April 22, 2021
Recently, we have been using Perfetto to successfully profile Apitrace traces in crosvm through VirGL renderer. We have now added perfetto instrumentation to VirGL renderer, Mesa, and Apitrace to see what happens precisely in a frame.
For a brief introduction to the tools just mentioned:
I already wrote on how gfx-pps and perfetto work in a previous post, therefore I will focus now on the VirGL renderer perfetto instrumentation.
On the host side we can capture GPU hardware counters with gfx-pps and VirGL renderer commands with perfetto instrumentation.
By using the perfetto tracing SDK library in VirGL renderer, we can capture trace events, for example we can generate slices to represent when a VirGL command starts being decoded and finishes its handling.
To be correct, VirGL renderer actually uses vperfetto, which simplifies processing perfetto traces in virtual machines. We are looking into percetto, a C wrapper on top of the C++ perfetto tracing SDK, to replace vperfetto in the future.
The VirGL renderer initialization takes care of initializing tracing resources when tracing is enabled. Tracing can be enabled by generating a meson project with the
With the support of useful macros defined in
virgl_util.h we can generate trace events representing the time to execute certain functions or specific scopes as we do when calling decode callbacks.
|Figure 1: A view into the decode/submit stage of VirGL renderer. We can see how VirGL commands are translated to GL calls.|
As pointed out above, the main events that are tracked are the VirGL decode callbacks. We need to consider that a VirGL driver converts OpenGL calls on the guest to VirtIO GPU commands, then pushes them into a command buffer which is submitted to the VirtIO GPU when flushing is needed.
On the host side, Virgl renderer takes a submitted command buffer and decodes the commands by effectively performing a conversion from VirtIO GPU commands to OpenGL calls. Decode callbacks are invoked when commands are read from the buffer, and we generate a TrackEvent for every command decoded and handled by the renderer.
Looking at a higher level, we can see many slice events that map directly to VirGL renderer functions, thereby giving us a bird's-eye view of its activity: polling for events, processing command batches batch, trasferring data, decoding and submitting commands.
On the guest side we have Apitrace running a trace. Since we would like to inspect what happens at the frame level, it would make sense to generate a slice which tells us when a frame starts and when it finishes.
We generate this slice using a different approach which involves writing a custom ftrace event to the trace_marker file. While this removes the dependency from the Perfetto tracing SDK, it requires some changes to perfetto to enable parsing of these events by its ftrace data source.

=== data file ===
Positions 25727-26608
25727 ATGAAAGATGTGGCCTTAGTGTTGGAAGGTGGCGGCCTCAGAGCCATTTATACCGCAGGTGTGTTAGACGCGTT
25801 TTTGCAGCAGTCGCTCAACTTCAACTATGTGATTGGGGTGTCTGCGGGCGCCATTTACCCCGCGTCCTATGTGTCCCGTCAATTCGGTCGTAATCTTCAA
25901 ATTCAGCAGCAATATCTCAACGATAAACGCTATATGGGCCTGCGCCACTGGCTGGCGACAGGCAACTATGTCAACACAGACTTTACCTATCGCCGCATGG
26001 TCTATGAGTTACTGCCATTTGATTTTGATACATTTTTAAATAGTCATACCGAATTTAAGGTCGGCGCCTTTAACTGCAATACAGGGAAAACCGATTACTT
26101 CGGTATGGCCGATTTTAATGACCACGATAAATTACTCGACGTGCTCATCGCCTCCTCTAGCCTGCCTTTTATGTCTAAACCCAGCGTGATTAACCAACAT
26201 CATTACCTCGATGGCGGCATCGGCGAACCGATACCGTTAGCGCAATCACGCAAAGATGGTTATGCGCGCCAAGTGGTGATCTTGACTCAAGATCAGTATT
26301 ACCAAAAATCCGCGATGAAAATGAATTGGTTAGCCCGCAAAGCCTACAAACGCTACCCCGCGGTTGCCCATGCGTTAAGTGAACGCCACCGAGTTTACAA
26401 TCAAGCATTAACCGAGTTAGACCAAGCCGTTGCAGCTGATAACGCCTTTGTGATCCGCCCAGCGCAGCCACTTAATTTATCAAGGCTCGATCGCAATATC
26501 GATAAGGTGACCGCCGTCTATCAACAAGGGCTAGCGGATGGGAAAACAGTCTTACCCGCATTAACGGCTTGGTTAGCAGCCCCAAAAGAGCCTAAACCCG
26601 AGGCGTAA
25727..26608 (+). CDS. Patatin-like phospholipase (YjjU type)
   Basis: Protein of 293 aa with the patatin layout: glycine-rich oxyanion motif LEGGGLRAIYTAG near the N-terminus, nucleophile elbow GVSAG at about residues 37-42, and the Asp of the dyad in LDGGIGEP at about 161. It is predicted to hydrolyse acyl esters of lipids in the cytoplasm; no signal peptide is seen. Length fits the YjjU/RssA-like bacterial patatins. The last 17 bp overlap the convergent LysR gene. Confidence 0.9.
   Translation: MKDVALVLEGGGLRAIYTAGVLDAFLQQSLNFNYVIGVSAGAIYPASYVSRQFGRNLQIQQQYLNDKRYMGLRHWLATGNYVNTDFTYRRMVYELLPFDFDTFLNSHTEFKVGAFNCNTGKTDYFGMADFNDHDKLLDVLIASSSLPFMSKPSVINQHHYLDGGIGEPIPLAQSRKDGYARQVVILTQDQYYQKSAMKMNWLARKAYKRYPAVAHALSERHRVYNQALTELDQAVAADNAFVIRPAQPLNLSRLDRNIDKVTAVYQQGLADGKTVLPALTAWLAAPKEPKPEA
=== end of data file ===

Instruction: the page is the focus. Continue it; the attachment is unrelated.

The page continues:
Apitrace OpenGL commands are handled by the VirGL driver in Mesa, still on the guest. This has been instrumented as well with vperfetto to generate TrackEvents for the relevant ioctls sent to the VirtIO GPU.
|Figure 2: Apitrace and VirGL driver tracks. Looking at these two, we can immediately see what happens in a frame, and how GL calls are translated to VirtGPU ioctls.|
The examples above show only a very little section of the whole trace, indeed looking at the frame level, we could immediately be overwhelmed by the amount of information at our disposal. To the rescue comes a nice feature of the Perfetto TraceViewer enabling us to select an area of a track to show the Slices tab for more details. Names, wall duration, average, number of occurences, precious data which could help us to get an idea of where most of the time of a frame is spent.
|Figure 3: Apitrace and VirGL renderer tracks. The Slices tab shows some information about the highlighted area.|
Looking at Figure 3, it seems there are too many
glBindVertexBuffers that together take up to 7 ms which is a considerable amount of time for a frame. It is definitely a good candidate where to put some optimization efforts.
By looking at the VirGL renderer code, we can see that
glBindVertexBuffers are emitted only when
true, so if we manage to keep that clean we might avoid some of these calls altogether.
Next step is looking for those places in the codebase where we set
true, and that happens in three functions:
vrend_bind_vertex_elements_state(). For simplicity let us focus on the first two functions: they are both only invoked by
vrend_decode_set_vertex_buffers() and, as we can see from the Slices tab, this function is called 462 times. How can we reduce this number?
A possible solution would be grouping draw calls by their vertex buffer state so that we would emit a single
SET_VERTEX_BUFFERS command for multiple draw calls, as long as this would not affect the resulting frame.
Being able to look at the big picture has proven really valuable to find points of the VirGL stack needing optimizations. The tools provided by Perfetto are very effective for a visual-oriented analysis of the entire system, and its Python API might help in cases where such analysis can be automated programmatically.
Finally, to know more about what the future holds, head over the on-going discussion on the mesa-dev mailing list about integrating Perfetto and gfx-pps into Mesa, and take a look at the correponding Merge Request on Freedesktop's GitLab.
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